It’s that time of year again. The smell of the grass, the roar of the crowd and the essence of that huge billowing cloud of testosterone wafting over the state and nation means that it is football season once again dear hearts. It’s kickoff time.
Football means many things to me. My memories of football swirl around my head like fall leaves in a sudden gust of wind swirl around my feet. As a former high school principal my memory bank is filled with incidents in and around the game. Many of the pictures in my mental scrapbook are positive, while many are very negative. I can visualize the field of valor and victory where players vault in victory; cheerleaders flip, pom pon and primp replaying vestiges of the past when males performed and females cheered for them; spectators spend, spectate and “splendiforize” their team.
I also see a field where the vanquished suffer a debacle, drubbing and defeat. Each game is played out in the same manner. There is the thrill of victory and the agony of defeat. Many times I have stood on the sidelines and heard the pop of the pads and the crunch of the tackles; the grunts and groans as the gladiators gamely gamble in game grabbing gamboling to gain advantage; coaches render ear-splitting invectives of displeasure at the team; other coaches are wondrously positive and motivating. I remember the roaming crowds of students who come to see and be seen and never cared about the game; little kids play their own games around the bleachers. The band performs. There is the inevitable fight between students who come to get even.
Although some of you can hardly grasp the idea, there is a little five-year-old girl who hates football. It isn’t because she is scared of crowds or sensitive to noise. She hates football because….
Jill was babysitting for a five-year-old whom she described as a “petite, dark-eyed, curly-haired bundle of love.” As they played and made an evening of girl things, Jill decided that it would be the crowning event of their night to polish Brianna’s fingernails and toenails. She was thrilled at the idea.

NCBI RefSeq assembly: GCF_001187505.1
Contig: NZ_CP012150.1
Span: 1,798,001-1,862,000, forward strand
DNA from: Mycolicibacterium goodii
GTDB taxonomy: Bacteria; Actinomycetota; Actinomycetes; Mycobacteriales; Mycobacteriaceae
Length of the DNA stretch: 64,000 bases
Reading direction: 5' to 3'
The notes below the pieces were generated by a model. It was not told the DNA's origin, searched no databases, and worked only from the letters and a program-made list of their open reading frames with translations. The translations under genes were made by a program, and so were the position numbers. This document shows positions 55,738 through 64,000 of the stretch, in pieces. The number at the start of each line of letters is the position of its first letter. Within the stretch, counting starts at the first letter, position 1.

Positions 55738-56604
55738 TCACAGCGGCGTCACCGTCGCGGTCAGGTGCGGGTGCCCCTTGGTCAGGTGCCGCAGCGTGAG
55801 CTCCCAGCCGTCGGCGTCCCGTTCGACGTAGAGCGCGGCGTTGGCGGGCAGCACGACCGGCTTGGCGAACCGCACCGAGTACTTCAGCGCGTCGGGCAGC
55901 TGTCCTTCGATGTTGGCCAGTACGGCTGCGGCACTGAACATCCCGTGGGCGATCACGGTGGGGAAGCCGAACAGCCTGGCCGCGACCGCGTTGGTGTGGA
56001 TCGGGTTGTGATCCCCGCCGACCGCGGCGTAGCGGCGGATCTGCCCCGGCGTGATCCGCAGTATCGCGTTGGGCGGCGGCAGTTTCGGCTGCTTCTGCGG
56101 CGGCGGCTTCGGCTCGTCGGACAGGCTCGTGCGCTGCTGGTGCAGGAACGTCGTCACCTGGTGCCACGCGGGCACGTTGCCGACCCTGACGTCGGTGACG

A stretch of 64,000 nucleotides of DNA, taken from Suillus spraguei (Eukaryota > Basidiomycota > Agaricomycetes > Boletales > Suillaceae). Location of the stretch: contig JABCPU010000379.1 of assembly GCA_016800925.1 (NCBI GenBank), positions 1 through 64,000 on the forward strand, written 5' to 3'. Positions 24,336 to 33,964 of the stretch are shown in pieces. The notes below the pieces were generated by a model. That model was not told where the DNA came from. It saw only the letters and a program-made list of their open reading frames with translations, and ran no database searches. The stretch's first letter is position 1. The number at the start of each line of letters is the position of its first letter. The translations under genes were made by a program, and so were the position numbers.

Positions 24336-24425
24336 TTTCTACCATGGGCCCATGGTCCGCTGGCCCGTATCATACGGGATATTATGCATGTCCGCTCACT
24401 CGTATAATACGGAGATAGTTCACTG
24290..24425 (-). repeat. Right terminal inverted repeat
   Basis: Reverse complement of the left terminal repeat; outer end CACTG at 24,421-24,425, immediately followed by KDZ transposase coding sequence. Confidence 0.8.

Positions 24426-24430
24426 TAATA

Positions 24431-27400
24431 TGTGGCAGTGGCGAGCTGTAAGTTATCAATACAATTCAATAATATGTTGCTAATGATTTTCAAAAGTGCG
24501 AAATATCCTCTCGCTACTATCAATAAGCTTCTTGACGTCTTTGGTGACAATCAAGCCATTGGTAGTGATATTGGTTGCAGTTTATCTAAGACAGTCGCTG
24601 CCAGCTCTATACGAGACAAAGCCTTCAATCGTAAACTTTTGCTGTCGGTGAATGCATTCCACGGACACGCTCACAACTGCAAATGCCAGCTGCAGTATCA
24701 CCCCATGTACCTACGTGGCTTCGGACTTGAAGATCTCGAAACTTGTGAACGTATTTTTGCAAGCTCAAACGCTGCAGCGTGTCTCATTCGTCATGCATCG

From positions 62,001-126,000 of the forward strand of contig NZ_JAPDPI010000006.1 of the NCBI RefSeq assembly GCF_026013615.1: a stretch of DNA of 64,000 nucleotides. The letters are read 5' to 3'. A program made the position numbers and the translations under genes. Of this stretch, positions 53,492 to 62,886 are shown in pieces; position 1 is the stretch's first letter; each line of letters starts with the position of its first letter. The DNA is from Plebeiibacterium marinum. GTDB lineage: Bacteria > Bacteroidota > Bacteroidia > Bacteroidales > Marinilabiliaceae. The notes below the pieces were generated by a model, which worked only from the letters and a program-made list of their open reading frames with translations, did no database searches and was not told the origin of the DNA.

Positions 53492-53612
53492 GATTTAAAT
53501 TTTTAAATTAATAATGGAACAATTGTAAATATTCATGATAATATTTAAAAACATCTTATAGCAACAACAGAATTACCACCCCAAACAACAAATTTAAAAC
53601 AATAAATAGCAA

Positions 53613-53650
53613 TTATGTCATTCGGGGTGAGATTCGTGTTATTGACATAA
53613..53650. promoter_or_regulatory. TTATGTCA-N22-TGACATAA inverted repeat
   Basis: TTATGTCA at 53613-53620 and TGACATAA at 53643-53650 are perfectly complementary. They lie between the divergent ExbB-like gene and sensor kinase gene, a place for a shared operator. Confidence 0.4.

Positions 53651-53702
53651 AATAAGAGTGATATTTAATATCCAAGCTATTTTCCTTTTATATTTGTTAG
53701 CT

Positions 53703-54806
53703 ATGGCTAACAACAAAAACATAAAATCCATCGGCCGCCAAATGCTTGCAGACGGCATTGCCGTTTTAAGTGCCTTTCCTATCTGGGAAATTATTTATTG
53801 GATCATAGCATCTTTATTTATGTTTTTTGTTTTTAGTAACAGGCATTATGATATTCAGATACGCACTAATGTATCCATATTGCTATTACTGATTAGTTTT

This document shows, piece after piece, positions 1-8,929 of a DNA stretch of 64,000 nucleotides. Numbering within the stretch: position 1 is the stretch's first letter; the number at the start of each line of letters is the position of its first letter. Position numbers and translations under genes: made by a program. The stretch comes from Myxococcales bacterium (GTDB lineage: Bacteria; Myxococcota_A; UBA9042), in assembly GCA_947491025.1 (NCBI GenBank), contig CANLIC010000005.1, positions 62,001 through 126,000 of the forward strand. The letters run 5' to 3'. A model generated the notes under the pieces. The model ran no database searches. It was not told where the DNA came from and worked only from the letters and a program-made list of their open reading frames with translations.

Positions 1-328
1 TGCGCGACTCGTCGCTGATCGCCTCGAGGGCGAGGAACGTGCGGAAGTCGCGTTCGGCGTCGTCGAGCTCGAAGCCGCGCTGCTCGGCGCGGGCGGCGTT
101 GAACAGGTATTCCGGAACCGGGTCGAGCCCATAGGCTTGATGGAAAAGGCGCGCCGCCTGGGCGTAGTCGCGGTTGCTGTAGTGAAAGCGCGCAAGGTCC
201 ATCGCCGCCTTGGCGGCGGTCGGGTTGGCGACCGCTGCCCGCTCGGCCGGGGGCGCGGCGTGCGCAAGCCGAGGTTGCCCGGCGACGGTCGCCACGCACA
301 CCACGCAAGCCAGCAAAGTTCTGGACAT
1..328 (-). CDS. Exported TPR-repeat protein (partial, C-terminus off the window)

“Do you want red polish?” Jill asked. “I know that your Daddy just loves the Tigers football team.”
“No!” said Brianna. And her beautiful eyes were filled with anger! She stated angrily, “I hate football. All Daddy says is Brianna, be quiet so I can hear the game and Brianna get out of my way so I can see the game, and Brianna, go upstairs and leave me alone so I can see my football game and Brianna bring me a drink and more chips so I don’t miss a play.”
To believe they are valuable and loved, children must know they matter to their own flesh and blood parents. Because nobody wants to be the parent of a runaway prodigal, we must keep our hearts, laps and arms open to our children. Otherwise they could wind up hating sports or planes or God or school because of us.
Larry Vandeventer. Go to my two websites – Larryvandeventer.com and wjrambler1956.com – and purchase my books. I grew up North of Calvertville and graduated from Worthington High School and Indiana State. Contact me at Goosecrick@aol.com or 317-839-7656.